|dc.description.abstract||Objectives: The study aimed to report the prevalence and socio-psychological correlates of non-fatal injury among school adolescents in four ASEAN countries.
Materials and methods: Cross-sectional research data from the 2015 “Global School-based Health Survey (GSHS)” included 29,480 school adolescents (mean age 14.5 years, standard deviation=1.6) that were representative of all students in secondary school.
Results: The proportion of participants with one or multiple serious past-year injuries was 36.9% (21.4% once and 15.4% multiple times). The most frequent cause of the reported injury was “I fell” (10.2%) and motor vehicle (5.8%) and the most common form of injury was “a broken bone or dislocated joint” (8.1%) and “cut, puncture or stab wound” (3.4%). In adjusted multinomial logistic regression analysis, male sex, experiencing hunger, substance use (alcohol, tobacco, cannabis, amphetamine and soft drinks), school truancy, participating in physical education classes and psychological distress were associated with one and/or multiple injuries. Parental or guardian support decreased the odds of one annual injury. Compared to students from Indonesia, students from Laos had a lower odd for injury and students from the Philippines and Thailand had higher odds for injury.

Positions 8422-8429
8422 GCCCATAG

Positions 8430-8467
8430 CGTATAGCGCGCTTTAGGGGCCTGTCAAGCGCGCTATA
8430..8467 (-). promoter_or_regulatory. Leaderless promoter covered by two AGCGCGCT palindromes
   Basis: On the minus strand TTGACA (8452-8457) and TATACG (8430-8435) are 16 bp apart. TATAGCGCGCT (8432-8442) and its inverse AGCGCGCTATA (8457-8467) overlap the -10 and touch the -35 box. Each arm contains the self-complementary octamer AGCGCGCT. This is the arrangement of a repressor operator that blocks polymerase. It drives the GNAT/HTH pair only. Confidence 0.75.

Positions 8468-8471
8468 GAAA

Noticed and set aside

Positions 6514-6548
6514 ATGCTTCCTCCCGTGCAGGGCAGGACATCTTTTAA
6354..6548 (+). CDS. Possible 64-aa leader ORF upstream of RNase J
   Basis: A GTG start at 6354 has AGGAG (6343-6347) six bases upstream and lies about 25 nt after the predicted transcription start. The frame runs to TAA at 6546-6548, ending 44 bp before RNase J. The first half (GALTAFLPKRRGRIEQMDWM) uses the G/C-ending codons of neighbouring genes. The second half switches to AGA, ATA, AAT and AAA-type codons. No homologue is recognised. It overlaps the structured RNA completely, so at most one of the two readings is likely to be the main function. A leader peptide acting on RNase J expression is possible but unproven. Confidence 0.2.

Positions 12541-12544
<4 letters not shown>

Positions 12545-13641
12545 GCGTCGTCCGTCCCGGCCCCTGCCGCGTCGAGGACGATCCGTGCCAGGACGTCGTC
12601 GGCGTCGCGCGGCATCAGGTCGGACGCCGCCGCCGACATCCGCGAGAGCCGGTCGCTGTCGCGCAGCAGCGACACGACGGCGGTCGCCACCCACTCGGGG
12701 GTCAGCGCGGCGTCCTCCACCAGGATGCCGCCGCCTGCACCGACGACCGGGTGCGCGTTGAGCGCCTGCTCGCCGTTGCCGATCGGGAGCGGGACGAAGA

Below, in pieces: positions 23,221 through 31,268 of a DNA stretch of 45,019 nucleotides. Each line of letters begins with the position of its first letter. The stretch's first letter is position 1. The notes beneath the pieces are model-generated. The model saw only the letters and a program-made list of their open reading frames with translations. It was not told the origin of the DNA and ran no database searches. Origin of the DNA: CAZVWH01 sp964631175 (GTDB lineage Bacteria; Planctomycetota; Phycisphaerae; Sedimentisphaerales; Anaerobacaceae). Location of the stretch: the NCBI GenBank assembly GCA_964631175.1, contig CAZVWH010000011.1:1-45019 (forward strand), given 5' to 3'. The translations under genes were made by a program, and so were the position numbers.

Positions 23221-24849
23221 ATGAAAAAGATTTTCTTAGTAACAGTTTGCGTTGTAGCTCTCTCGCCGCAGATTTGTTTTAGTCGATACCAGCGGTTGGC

Conclusion: Several variables, such as male sex, food insecurity, substance use, truancy, physical education and psychological distress, were identified that could be targeted in injury prevention programs in this school population||en_US